“Culture” is not short of catchy beats and hooks, which are the album’s defining elements. The lead single “Bad and Boujee” instantly became a viral hit as an anthem for reckless indulgence of partying, sex, and weed. After listening to the memorable hook “Raindrop, drop top (drop top) / Smoking on cookie in the hotbox,” it becomes apparent that the song’s popularity is partly due to its references to drug culture, and later, promiscuous sex, both of which are trite themes that unfortunately plague much of the album. These themes detract from the album’s meaning, promote dangerous behavior, and aspects in which the album fails to be original, as they are prevalent in much of mainstream music today.
Their themes and lyrics particularly pale in comparison to other revolutionary hip-hop albums of the past in certain key aspects. Nas’s timeless “Illmatic” (1994) was one of the first albums that incorporated vivid storytelling; it painted a gritty picture of what life was like in housing projects and provided a first-person narrative on how drug and gang related violence tore apart the community. 2Pac’s “Me Against the World” (1995) was a poetic achievement that dealt with the themes of depression, isolation, and self-identity, a testament to how hip-hop has the power to provoke and captivate the mind and soul. The Notorious B.I.G.’s “Ready to Die” (1994) bucked the music industry’s trend of glorifying drugs, wealth, and fame, dispelling the notion that pursuing such things through illicit means is worth the self destruction that follows.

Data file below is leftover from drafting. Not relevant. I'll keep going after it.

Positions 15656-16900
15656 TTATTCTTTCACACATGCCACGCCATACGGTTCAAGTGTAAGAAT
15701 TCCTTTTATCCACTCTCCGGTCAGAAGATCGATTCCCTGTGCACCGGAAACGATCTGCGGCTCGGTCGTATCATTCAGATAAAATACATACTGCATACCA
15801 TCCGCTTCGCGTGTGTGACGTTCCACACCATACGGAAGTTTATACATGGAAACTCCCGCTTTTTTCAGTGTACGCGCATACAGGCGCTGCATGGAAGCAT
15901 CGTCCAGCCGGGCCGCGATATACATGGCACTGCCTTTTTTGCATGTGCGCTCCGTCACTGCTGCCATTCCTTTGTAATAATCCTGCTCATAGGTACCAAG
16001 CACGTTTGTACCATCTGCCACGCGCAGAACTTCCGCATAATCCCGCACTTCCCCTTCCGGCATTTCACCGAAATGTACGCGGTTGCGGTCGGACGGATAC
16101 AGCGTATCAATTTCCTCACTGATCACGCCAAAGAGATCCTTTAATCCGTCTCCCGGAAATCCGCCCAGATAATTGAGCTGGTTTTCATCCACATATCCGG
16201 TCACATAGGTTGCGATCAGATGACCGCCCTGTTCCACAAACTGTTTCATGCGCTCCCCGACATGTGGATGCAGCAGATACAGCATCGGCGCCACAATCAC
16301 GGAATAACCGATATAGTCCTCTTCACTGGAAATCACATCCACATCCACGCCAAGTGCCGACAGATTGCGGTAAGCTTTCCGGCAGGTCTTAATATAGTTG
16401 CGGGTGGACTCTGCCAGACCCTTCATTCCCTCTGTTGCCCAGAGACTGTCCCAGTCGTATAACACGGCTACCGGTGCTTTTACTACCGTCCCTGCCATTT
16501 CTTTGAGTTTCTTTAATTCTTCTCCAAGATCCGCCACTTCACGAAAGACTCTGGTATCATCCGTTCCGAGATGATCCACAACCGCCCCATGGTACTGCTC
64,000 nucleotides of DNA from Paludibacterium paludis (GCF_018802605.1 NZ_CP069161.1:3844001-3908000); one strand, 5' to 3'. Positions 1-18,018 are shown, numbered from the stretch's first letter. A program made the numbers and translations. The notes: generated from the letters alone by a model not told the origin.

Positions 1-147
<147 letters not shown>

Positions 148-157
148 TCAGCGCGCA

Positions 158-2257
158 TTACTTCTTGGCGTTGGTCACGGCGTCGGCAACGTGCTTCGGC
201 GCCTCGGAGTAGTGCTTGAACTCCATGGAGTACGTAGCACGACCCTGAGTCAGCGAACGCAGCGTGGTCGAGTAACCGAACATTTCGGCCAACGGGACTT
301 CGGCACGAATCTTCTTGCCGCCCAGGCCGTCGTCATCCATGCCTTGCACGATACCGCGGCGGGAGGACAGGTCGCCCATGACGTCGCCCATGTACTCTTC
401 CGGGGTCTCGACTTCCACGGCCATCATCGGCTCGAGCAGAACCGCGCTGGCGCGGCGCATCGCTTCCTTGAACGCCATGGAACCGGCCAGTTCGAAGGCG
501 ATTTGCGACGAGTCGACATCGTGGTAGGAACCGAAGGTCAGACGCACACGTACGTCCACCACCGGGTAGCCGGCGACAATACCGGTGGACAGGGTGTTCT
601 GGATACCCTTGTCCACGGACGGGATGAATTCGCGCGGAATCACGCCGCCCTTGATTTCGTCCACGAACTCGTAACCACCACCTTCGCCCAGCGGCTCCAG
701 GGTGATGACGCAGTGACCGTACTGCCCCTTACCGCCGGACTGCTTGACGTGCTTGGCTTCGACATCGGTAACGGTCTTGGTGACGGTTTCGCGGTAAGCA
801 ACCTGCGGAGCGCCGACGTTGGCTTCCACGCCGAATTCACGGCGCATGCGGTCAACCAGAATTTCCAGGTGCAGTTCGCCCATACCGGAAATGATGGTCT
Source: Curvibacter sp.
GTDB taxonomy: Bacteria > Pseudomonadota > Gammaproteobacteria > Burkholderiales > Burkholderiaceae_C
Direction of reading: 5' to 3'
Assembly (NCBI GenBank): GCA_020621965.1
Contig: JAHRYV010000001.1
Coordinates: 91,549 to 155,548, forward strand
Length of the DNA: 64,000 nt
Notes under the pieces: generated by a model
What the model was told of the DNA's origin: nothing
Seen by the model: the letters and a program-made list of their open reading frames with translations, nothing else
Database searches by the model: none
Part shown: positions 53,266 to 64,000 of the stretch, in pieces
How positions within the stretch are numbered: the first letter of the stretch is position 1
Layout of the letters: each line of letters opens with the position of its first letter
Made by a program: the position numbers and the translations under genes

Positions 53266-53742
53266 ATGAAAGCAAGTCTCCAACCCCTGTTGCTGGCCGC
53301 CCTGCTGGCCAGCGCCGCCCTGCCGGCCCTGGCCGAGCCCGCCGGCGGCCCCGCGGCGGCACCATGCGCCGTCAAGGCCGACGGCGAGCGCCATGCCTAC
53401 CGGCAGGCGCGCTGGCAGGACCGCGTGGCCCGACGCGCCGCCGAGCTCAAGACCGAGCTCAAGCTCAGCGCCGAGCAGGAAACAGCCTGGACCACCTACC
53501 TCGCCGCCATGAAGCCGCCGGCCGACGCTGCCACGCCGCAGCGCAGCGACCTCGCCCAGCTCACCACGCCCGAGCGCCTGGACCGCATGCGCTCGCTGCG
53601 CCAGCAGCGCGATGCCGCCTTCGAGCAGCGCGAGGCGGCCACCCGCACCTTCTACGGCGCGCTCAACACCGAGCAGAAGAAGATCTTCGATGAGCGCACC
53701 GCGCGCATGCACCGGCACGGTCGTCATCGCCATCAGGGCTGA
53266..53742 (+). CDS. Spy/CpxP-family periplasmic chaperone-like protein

In respect to these albums, “Culture” lacks in lyrical meaning and cohesion. The album has enjoyed massive commercial success and established Migos as one of the biggest names in today’s hip-hop for their irresistible sound and ethos. However, it compromises some key elements that have defined hip-hop in the past and inspired several contemporary rappers, such as J. Cole and Kendrick Lamar, to follow in the footsteps of their predecessors. In fact, “Culture” is very much the antithesis of the landmark rap albums of the past; it is defined more by its revolutionary sound than by its lackluster lyrics.
It’s important to note that “Culture” is the culmination of a variety of recent movements that have made hip-hop more synonymous with pop culture and music, something it has not been as strongly associated with in the past. Hit singles such as Soulja Boy’s “Crank That” (2007) and Rae Sremmurd’s “Black Beatles” (2016) (note that both artists also hail from Atlanta) became Internet sensations for their viral videos. Migos are no strangers to this trend; they’re the ones who popularized the dab with their hit single, “Look at My Dab” (2015). The prevalence of artists such as Drake have helped to fuse hip-hop with elements of pop and EDM. It was through a Drake remix of one of their singles “Versace” (2013) that Migos broke into mainstream success.
Hip-hop is a versatile genre that is supposed to reflect the trends of its time. While social media and the Internet are more prevalent and influential than ever before, hip-hop is in an even greater need of addressing the current sociopolitical atmosphere like it has done so often in the past. “Culture” lacks power and meaning to captivate audiences in light of what is going on in our country today, whether it involves the rampant rise of nationalist sentiments or the ongoing racial tensions that continue to impede the nation’s progress.
In spite of this, “Culture” is a fresh new spin on the genre that showed sparks of creativity in ways that have not been seen before. Hip-hop is inevitably going to evolve, and Migos have pushed the boundaries of what the genre can accomplish. It is unlikely that they will ever surpass great artists such as 2Pac and Nas, but given the ingenuity and creativity they have expressed in “Culture,” it is entirely possible that they can surprise us again in their next album.